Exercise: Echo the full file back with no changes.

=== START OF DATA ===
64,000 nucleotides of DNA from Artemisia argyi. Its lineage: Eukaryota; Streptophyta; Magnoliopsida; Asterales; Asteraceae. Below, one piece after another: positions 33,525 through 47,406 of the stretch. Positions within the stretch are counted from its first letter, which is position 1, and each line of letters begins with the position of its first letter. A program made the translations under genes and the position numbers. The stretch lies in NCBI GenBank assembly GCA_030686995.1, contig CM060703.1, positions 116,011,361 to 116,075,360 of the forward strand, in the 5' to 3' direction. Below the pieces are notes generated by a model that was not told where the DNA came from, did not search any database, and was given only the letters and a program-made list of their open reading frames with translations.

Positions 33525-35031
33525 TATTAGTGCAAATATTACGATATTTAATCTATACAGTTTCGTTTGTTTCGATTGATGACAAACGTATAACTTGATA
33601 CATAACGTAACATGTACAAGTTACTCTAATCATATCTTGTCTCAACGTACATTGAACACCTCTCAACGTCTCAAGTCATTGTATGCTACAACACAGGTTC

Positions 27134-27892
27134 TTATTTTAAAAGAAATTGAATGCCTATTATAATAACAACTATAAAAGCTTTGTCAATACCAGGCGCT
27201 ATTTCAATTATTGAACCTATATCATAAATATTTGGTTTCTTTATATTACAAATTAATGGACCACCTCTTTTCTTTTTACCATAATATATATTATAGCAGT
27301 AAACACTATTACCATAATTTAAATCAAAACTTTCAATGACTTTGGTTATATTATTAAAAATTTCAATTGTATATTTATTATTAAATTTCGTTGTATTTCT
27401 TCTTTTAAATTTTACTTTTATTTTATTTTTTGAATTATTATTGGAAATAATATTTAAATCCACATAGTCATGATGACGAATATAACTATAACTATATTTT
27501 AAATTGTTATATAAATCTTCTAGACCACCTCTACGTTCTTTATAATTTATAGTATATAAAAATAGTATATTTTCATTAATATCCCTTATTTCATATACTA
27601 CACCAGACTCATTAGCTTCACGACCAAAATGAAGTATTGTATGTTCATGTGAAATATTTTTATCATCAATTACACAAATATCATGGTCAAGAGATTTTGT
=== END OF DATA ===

64,000 nucleotides of DNA from Artemisia argyi. Its lineage: Eukaryota; Streptophyta; Magnoliopsida; Asterales; Asteraceae. Below, one piece after another: positions 33,525 through 47,406 of the stretch. Positions within the stretch are counted from its first letter, which is position 1, and each line of letters begins with the position of its first letter. A program made the translations under genes and the position numbers. The stretch lies in NCBI GenBank assembly GCA_030686995.1, contig CM060703.1, positions 116,011,361 to 116,075,360 of the forward strand, in the 5' to 3' direction. Below the pieces are notes generated by a model that was not told where the DNA came from, did not search any database, and was given only the letters and a program-made list of their open reading frames with translations.

Positions 33525-35031
33525 TATTAGTGCAAATATTACGATATTTAATCTATACAGTTTCGTTTGTTTCGATTGATGACAAACGTATAACTTGATA
33601 CATAACGTAACATGTACAAGTTACTCTAATCATATCTTGTCTCAACGTACATTGAACACCTCTCAACGTCTCAAGTCATTGTATGCTACAACACAGGTTC

Positions 27134-27892
27134 TTATTTTAAAAGAAATTGAATGCCTATTATAATAACAACTATAAAAGCTTTGTCAATACCAGGCGCT
27201 ATTTCAATTATTGAACCTATATCATAAATATTTGGTTTCTTTATATTACAAATTAATGGACCACCTCTTTTCTTTTTACCATAATATATATTATAGCAGT
27301 AAACACTATTACCATAATTTAAATCAAAACTTTCAATGACTTTGGTTATATTATTAAAAATTTCAATTGTATATTTATTATTAAATTTCGTTGTATTTCT
27401 TCTTTTAAATTTTACTTTTATTTTATTTTTTGAATTATTATTGGAAATAATATTTAAATCCACATAGTCATGATGACGAATATAACTATAACTATATTTT
27501 AAATTGTTATATAAATCTTCTAGACCACCTCTACGTTCTTTATAATTTATAGTATATAAAAATAGTATATTTTCATTAATATCCCTTATTTCATATACTA
27601 CACCAGACTCATTAGCTTCACGACCAAAATGAAGTATTGTATGTTCATGTGAAATATTTTTATCATCAATTACACAAATATCATGGTCAAGAGATTTTGT